Let’s take a moment to gaze into the future - The year is 2005 and Microsoft is releasing Windows Longhorn to the world; the operating system that will take over from Windows XP. Of course I’m not a fortune teller so I can’t predict exactly what the Operating System will be like however Microsoft have released a number of preview versions so this week I’ll be taking an educated guess as to what it is that we can expect.

“Longhorn” is actually the codename for the next incarnation of Windows and it is highly unlikely that the Operating System will be called “Windows Longhorn”; knowing Microsoft it will probably be something highly original such as Windows XP 2005 or Windows XP2.

To be quite fair I didn’t really have the inclination to install the ‘Alpha’ (early preview) release on one of my computers so the information here is going to be based on the reports of a number of people who have and reading through them it has become apparent that a lot of the improvements are going to be cosmetic. For example the Start Menu and task bar will be enhanced with a new Sidebar component that can optionally appear locked to one side of the desktop. Special effects will make the screen feel ‘deeper’ than the traditional flat Windows desktop although the drawback of this is that the Operating System will need higher end video equipment to display this; such special effects include Windows tumbling onto the screen, rotating windows, warped windows and alpha blending between windows.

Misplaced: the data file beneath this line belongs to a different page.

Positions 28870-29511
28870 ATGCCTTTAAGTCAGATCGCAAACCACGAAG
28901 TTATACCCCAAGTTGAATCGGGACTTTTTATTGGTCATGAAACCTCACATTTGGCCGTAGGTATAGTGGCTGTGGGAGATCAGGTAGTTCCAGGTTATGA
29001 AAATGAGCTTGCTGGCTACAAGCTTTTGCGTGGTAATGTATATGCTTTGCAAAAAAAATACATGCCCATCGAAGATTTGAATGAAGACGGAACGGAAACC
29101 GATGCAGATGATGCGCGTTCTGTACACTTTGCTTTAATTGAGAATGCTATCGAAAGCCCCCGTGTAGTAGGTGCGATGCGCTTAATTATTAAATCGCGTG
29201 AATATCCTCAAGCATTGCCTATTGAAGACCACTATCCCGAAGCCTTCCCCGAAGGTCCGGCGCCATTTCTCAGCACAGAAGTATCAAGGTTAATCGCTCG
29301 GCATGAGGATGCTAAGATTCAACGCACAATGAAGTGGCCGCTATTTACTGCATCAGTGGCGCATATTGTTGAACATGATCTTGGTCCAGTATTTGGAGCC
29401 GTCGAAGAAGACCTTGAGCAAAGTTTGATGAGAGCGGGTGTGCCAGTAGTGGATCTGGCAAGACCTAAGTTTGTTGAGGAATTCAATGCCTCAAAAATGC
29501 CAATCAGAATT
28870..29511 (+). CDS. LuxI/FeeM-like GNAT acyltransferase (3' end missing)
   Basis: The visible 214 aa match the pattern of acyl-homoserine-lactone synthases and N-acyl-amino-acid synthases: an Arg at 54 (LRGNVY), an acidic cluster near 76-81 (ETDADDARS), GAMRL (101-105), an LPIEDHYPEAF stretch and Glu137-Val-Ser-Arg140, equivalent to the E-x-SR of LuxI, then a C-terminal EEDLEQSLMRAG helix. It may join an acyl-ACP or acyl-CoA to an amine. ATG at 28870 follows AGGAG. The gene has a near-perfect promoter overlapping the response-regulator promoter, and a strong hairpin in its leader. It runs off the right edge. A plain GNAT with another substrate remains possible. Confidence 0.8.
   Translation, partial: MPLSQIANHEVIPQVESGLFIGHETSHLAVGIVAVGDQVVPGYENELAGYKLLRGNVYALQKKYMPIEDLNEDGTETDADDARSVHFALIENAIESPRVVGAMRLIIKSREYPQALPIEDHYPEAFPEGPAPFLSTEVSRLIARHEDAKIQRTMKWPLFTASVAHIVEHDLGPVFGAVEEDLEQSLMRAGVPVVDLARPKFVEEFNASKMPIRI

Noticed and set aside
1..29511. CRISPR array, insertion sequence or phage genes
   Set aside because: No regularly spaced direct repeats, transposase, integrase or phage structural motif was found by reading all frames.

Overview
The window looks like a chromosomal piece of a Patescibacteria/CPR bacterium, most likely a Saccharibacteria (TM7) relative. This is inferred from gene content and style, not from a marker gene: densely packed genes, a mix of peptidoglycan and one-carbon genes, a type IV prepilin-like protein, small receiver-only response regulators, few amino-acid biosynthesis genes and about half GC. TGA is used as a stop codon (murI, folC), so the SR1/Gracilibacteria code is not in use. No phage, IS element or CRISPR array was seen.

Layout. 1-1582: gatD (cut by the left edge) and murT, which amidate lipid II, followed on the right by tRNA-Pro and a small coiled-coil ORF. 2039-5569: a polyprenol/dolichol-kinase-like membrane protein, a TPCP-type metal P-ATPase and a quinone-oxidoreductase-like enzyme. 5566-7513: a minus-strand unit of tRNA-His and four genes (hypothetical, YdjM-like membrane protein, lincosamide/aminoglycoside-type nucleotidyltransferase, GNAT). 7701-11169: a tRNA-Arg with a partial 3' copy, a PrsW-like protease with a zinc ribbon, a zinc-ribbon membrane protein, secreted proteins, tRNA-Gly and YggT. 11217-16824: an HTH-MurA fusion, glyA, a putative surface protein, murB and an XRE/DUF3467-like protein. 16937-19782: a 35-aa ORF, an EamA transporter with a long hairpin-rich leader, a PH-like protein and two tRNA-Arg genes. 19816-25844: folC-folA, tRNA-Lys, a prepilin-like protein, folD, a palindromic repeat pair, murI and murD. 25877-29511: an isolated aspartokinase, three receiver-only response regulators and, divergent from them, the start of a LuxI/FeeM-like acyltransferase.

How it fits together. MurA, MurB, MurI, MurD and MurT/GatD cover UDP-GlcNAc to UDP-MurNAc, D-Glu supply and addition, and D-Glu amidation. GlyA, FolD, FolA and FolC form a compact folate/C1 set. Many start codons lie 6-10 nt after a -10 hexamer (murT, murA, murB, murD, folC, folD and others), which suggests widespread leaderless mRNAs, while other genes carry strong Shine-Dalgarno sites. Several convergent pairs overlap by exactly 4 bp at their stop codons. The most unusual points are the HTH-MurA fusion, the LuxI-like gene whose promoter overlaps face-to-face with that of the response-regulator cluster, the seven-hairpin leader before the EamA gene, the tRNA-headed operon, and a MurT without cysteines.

Longhorn will include DVD recording abilities as standard which is especially important with the rapidly decreasing price of DVD recording technology.

As with Windows XP, Longhorn will ship in different versions such as Home Edition, Professional Edition, Tablet PC Edition (for Tablet PC’s – More about that in a future article) and so on.

Quite an interesting development is an add-in to the Windows NTFS file system which is known as Windows Future Storage (WinFS) and this system will allow all kinds of complex data searching which is not possible today. For example your email messages, contacts, Word documents, and music files are all currently completely separate however this won't be the case in Longhorn. Quite how this is going to work or how effective this will be I will not speculate on.

I’ve heard reports that Longhorn will be a faster Operating System than Windows XP although this can not be verified at such an early stage; apparently the setup routine when initially installing the application completes in around 15 minutes which bodes well in comparison to the 30-40 minute routine which is standard in Windows XP.

This is all I know so far; the beta (testing) edition comes out in 2004 and so obviously I will get my hands on a copy and review it for the Herald Express then.

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